Last month, Lebanese politicians nominated former Prime Minister Saad Hariri to return to power for a fourth term, almost exactly a year after he resigned under pressure from nationwide protests against a political establishment many blame for the country’s demise.
Mr. Hariri has pledged to unlock foreign aid to help revive the economy. The Lebanese government failed to agree to conditions with the IMF to secure a multibillion-dollar bailout earlier this year.
The international community and Gulf nations, Lebanon’s historical patrons, also appear to have grown weary of investing in Lebanon with little to show for it. Lebanon’s political class has yet to implement a forensic audit of its spending, seen as the first step toward reforms.
The priority of the political class isn’t fixing the country’s finances but self-preservation, said Alain Bifani, a former director general at the Ministry of Finance who resigned earlier this year to protest politicians’ handling of the financial crisis.
“What they want is to create the new normal, which is a country that doesn’t look like Lebanon at all, with a middle class that was crushed or forced into exile,” Mr. Bifani said.
From the Archives
Days after a massive explosion rocked the city of Beirut in August, the WSJ’s Dion Nissenbaum visited the blast site. Photo: Dion Nissenbaum for the Wall Street Journal (Originally published Aug. 9, 2020)
Youssef Haddad, a specialist in chest and critical care, can no longer afford to take his family out to restaurants twice a week or employ a domestic worker. His wife—also a medical doctor—had to go part-time to look after their two young children, further reducing the household income.
“Our way of life has changed,” Dr. Haddad said. “We have to think about each dollar we spend.”
Many of Dr. Haddad’s colleagues have already moved to France, but he has been reluctant to uproot his family and restart his career, particularly when 80% of his savings is stuck in the bank.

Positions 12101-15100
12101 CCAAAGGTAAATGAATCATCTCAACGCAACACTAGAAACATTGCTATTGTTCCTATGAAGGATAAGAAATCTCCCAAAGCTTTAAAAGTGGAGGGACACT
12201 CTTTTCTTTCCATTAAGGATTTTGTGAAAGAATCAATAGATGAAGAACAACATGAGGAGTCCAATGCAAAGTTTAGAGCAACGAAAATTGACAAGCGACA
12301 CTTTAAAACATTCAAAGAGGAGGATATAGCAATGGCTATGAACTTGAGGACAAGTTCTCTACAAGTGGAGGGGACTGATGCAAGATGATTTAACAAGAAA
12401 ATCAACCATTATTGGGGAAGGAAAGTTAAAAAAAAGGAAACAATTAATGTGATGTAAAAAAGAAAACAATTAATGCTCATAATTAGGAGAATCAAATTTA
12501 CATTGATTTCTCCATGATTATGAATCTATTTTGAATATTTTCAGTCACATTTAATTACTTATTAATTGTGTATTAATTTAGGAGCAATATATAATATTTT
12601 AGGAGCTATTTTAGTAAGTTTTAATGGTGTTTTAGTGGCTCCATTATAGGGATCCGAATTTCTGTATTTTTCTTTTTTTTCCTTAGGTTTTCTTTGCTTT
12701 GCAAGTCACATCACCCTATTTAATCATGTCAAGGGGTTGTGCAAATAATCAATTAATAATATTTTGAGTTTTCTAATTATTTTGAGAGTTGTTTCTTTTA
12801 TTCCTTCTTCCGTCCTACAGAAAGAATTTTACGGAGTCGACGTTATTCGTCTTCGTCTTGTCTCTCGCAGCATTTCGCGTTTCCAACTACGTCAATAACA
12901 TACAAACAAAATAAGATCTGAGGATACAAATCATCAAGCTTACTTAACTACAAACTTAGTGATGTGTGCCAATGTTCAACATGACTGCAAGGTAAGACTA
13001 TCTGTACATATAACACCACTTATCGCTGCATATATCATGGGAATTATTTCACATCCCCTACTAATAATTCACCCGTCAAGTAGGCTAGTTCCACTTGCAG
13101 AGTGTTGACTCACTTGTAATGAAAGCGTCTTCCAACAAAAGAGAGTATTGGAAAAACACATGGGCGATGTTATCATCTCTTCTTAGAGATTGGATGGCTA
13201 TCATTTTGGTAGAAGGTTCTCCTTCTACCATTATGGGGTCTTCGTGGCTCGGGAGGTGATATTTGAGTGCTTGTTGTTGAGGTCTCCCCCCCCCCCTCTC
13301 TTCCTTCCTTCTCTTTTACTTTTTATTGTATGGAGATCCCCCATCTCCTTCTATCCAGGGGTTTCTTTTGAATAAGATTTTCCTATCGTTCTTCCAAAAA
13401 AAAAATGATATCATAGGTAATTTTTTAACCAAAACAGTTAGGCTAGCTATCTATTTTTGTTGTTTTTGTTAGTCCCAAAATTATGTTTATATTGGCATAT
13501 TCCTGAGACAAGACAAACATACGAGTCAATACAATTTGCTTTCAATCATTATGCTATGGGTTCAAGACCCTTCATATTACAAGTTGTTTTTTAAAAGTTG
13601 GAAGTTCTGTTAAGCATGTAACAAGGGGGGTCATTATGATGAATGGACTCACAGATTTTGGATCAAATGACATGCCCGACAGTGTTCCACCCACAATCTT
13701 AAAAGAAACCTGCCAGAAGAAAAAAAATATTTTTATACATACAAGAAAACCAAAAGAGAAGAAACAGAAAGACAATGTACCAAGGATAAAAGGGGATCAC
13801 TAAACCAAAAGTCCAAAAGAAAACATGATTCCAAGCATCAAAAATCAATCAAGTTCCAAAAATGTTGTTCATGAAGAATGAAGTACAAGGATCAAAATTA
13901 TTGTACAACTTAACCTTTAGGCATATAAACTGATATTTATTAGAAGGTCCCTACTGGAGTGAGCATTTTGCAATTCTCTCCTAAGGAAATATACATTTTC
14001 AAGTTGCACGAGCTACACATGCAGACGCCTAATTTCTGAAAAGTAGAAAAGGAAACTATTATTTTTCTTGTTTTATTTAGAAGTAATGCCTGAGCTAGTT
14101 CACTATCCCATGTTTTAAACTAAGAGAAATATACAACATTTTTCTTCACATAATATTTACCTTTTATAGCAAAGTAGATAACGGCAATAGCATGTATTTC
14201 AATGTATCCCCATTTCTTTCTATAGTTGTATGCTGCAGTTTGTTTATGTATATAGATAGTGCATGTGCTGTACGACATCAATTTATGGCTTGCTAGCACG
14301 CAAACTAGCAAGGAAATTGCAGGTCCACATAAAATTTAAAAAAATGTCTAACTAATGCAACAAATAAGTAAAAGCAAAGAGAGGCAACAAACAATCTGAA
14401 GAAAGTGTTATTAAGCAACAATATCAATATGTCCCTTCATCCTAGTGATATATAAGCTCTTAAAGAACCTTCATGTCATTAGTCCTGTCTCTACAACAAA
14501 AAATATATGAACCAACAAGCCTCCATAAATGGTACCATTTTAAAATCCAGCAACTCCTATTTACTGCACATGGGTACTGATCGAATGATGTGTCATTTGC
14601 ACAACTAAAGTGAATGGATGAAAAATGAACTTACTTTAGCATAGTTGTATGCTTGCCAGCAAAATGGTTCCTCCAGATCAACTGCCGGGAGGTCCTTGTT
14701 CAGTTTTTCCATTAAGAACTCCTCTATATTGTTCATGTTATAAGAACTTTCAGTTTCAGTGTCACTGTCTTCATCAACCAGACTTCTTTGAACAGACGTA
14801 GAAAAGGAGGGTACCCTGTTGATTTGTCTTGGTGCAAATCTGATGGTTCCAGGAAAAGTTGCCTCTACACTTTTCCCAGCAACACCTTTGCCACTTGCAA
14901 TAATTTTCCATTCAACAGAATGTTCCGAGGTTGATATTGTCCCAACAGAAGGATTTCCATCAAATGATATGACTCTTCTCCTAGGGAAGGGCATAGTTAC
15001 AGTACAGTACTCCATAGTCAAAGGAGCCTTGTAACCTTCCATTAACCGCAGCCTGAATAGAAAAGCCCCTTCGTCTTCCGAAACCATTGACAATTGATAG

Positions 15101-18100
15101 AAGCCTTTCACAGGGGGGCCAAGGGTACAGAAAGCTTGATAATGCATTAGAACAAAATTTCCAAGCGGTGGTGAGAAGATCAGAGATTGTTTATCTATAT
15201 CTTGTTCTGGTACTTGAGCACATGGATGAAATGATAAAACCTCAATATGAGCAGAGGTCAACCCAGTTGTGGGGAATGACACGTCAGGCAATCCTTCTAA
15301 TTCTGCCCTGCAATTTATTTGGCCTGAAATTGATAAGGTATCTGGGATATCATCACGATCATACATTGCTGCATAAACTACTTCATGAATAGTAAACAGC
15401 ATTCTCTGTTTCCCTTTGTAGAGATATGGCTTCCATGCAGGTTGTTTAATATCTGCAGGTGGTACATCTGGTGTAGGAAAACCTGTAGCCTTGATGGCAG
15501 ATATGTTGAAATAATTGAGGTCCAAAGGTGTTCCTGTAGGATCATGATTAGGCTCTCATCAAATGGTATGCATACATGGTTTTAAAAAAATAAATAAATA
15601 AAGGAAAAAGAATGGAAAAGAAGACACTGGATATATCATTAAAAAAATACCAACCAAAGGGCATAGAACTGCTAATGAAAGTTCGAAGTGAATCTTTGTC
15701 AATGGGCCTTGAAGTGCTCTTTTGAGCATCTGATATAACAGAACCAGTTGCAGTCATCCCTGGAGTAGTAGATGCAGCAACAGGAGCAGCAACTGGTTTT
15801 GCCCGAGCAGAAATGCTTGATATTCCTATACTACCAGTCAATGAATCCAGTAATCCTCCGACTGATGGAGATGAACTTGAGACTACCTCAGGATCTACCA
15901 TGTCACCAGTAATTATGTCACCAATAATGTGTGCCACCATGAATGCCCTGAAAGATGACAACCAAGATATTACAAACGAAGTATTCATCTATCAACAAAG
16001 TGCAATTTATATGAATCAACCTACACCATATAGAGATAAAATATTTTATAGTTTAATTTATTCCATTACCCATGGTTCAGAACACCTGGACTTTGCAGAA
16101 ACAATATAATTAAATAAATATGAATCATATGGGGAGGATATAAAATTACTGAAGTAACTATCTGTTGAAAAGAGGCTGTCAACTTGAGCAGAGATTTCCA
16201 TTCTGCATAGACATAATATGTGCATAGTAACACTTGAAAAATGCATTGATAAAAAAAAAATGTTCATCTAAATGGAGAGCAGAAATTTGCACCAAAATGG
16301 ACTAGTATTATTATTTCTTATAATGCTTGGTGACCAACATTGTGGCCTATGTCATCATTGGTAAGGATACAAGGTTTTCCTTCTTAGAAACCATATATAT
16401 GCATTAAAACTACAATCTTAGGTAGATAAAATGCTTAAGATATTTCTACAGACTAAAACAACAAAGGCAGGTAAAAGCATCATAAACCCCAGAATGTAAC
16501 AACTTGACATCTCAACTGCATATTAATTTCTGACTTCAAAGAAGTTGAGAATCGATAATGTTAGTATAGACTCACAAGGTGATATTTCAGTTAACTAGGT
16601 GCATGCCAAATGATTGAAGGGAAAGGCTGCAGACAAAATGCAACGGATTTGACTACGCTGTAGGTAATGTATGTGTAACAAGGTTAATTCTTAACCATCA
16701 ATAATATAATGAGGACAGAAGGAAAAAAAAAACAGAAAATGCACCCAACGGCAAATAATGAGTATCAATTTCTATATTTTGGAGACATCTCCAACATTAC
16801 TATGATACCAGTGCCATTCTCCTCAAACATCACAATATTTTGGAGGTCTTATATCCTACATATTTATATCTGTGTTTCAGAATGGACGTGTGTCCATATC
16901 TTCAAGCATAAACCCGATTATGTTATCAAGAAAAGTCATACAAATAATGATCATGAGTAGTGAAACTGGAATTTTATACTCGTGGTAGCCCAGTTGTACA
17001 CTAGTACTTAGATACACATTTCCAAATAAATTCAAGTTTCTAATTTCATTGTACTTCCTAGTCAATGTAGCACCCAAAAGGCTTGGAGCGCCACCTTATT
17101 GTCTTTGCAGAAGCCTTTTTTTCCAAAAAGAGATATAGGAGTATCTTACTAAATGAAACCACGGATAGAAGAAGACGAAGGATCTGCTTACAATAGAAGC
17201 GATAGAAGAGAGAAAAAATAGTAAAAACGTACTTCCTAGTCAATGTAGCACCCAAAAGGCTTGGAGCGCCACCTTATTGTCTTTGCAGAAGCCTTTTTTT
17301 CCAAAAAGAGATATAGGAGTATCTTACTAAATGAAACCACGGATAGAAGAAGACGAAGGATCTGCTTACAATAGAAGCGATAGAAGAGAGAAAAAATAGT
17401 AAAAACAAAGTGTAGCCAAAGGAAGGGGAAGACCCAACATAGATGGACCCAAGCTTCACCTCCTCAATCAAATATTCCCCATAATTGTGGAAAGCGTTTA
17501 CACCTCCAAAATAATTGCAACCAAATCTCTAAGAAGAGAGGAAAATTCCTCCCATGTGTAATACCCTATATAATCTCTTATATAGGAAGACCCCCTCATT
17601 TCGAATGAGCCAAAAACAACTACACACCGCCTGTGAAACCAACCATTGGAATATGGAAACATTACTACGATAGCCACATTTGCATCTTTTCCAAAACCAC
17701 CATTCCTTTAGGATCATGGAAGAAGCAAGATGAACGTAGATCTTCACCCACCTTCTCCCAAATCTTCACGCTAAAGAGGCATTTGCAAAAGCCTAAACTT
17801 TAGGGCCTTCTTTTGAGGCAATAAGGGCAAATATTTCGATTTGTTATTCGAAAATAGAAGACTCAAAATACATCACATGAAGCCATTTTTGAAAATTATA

Certain drugs have vanished from pharmacy shelves as Lebanese rush to stock up in case subsidies are removed and prices rise. Majd Daaboul said he visited 39 pharmacies over three days, driving the length of Lebanon’s coast and inland to the mountains to find the asthma medication he needs.
The 32-year-old social-media manager previously declined offers of work in the Gulf, hoping to find a job in Europe, North America or Australia. Now, he would jump at any chance to leave.
Some are taking big risks to flee Lebanon’s gloom.
Even before the economic crisis, Mohammed al-Ghandour struggled to find work and put food on the table for his wife and seven children. In August, he invested his remaining hopes and savings in a boat and undertook the 155-mile crossing to Cyprus with the aid of GPS.
Unlike others who have perished en route, the family made it safely across the Mediterranean—only to be summarily deported back to Lebanon by Cypriot authorities a week later, plunging Mr. al-Ghandour into even greater despair.
“We are below zero,” he said at his home in Tripoli, Lebanon’s poorest city. “If the middle class has nothing, what’s going to happen to us?”